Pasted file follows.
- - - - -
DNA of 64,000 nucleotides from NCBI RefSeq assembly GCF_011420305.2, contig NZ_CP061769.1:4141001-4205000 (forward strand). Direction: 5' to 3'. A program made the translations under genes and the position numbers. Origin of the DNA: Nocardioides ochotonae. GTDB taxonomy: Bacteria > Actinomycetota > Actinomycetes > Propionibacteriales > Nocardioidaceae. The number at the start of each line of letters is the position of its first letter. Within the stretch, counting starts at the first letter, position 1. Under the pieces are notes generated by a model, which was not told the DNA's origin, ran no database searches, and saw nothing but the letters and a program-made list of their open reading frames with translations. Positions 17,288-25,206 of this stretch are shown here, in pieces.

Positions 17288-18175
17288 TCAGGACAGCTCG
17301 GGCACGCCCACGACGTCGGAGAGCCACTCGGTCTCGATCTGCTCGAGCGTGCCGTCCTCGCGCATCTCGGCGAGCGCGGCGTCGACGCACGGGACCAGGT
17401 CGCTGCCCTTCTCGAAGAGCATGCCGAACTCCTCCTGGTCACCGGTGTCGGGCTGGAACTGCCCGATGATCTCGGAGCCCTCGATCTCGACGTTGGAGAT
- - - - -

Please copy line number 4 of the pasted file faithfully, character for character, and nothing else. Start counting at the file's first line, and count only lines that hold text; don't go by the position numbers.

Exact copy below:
17301 GGCACGCCCACGACGTCGGAGAGCCACTCGGTCTCGATCTGCTCGAGCGTGCCGTCCTCGCGCATCTCGGCGAGCGCGGCGTCGACGCACGGGACCAGGT